The attorney for Queens-based developer Alma Realty said he was pleased with the outcome after the City Planning Commission voted earlier today to approve a 1,700-unit mixed use development on the Queens waterfront that is being watched closely as a big test of the mayor’s affordable housing plan.
“We’re pleased with the outcome,” attorney Howard Weiss said after the meeting earlier today. “We’re pleased to be part of heralding in a new era of affordable housing in New York City.”
The City Planning Commission voted earlier today to approve the application for Alma Realty’s Astoria Cove development with will 10 “ayes,” two abstentions and one partial approval.
“This project represents an important step toward the mandatory inclusionary housing program that the department is building,” CPC Chairman Carl Weisbrod said as he voted in favor of the application. “The Astoria Cove application will facilitate a well-conceived transformative development that is vastly superior to what is permitted as-of-right on the site.”
The Queens-based developer’s application will now move to the City Council, which has roughly two months to vote on the measure.
Alma’s project has been viewed as a litmus test of the de Blasio administration’s relationship with the real estate industry. The plan calls for 1,700 apartments (345 of which will be set aside as affordable housing), 54,000 square feet of retail space, a waterfront esplanade and a public school in what is currently a 9-acre manufacturing area.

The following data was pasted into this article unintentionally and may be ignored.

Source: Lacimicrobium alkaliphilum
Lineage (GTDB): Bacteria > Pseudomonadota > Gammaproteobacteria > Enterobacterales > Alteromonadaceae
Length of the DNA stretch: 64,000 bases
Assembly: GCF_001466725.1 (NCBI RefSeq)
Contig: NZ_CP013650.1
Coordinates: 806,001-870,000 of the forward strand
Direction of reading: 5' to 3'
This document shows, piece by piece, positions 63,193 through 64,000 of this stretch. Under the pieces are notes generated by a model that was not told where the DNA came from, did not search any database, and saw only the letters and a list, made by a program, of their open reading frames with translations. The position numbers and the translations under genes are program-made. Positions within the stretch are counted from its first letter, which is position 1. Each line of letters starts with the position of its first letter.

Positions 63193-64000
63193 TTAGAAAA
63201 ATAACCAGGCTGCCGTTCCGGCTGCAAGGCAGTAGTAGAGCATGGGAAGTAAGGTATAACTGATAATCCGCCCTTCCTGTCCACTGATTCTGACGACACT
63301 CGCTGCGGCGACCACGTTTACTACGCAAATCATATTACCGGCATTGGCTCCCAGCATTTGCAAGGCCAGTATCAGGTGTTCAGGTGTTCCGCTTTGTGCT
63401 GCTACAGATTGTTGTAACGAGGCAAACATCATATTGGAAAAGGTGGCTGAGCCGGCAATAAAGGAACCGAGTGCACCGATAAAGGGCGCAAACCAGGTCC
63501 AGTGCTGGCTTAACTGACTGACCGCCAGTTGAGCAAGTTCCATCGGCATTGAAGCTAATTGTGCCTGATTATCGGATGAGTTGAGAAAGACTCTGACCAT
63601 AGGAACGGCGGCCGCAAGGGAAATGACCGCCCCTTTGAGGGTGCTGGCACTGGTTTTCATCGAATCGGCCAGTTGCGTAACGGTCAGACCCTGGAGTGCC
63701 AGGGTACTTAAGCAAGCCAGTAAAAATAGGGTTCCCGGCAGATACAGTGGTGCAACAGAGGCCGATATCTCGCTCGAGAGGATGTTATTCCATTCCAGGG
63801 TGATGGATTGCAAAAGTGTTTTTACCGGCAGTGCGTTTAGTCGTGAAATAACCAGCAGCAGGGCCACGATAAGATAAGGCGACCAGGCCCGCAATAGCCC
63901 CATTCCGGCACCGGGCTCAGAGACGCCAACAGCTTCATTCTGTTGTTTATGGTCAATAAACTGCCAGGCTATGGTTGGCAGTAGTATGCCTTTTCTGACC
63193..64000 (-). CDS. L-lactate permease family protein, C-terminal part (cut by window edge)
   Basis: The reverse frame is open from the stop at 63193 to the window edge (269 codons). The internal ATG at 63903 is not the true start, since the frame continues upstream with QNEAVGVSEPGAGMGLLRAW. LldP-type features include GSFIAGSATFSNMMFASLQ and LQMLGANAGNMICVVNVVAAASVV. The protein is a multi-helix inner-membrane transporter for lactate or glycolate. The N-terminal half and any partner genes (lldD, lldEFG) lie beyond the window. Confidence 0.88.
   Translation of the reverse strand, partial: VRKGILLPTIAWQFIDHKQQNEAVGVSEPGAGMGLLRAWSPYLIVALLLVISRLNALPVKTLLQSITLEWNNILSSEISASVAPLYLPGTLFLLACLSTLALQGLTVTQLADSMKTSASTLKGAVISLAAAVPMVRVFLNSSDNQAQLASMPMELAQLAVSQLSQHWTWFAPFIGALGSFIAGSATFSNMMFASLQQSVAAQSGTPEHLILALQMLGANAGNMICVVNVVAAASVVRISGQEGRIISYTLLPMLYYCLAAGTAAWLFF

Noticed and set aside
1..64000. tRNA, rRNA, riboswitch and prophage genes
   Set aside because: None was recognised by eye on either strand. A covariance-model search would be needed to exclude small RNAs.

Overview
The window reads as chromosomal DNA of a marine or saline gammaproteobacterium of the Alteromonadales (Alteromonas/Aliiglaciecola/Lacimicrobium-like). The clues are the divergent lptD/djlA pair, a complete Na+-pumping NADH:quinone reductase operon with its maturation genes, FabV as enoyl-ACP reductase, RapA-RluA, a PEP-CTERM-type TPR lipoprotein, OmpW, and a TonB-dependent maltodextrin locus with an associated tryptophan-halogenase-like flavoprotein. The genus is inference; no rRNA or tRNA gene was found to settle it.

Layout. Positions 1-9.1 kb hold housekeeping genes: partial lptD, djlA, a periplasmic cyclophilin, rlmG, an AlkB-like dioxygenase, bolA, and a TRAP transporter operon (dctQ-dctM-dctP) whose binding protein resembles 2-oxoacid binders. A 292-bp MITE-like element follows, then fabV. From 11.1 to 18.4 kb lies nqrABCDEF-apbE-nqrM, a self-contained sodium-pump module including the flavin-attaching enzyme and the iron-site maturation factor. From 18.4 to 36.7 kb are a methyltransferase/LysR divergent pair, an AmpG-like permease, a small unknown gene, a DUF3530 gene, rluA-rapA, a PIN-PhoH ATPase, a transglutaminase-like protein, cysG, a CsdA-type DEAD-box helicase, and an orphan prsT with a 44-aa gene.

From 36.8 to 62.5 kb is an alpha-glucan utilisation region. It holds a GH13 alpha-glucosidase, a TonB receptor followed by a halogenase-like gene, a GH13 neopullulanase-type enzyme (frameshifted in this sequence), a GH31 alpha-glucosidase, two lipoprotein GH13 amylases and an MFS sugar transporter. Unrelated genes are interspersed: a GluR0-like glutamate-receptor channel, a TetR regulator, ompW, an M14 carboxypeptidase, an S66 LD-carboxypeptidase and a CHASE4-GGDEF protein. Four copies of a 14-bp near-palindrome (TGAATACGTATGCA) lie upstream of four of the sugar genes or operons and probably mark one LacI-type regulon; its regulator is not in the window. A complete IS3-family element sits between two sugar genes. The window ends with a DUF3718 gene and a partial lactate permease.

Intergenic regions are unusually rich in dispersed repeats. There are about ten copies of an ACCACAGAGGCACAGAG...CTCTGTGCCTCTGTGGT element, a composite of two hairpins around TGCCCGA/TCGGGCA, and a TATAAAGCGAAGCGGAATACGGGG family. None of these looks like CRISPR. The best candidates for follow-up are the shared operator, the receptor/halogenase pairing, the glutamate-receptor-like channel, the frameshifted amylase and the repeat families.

Alma is planning to move forward without any financial subsidies from the city, but will apply for the state’s 421a tax abatement.
There have been concerns with the pricing of those affordable units. Commission member Michelle de la Uz said the pricing proposals set forth in the application would put the affordable units above many market-rate apartments currently in Astoria, thus putting them out of reach of those in lower income brackets.
She said the application still requires “further refinement” from the City Council. Uz abstained from voting.
As the application stands now, Alma is proposing to make 20 percent of the units affordable, but the Council may be swayed to pressure the developer to increase that share.
The local Queens community board had voted to reject Alma’s application, asking, among other things, that the project include 35 percent affordable apartments. Labor groups have called to make all mandatory inclusionary housing projects 50/50.
Commission member Irwin Cantor voted to approve all aspects of the application except for the affordable housing aspect, saying the CPC had moved hastily with the assumption the City Council would later approve the site for the inclusionary housing bonus.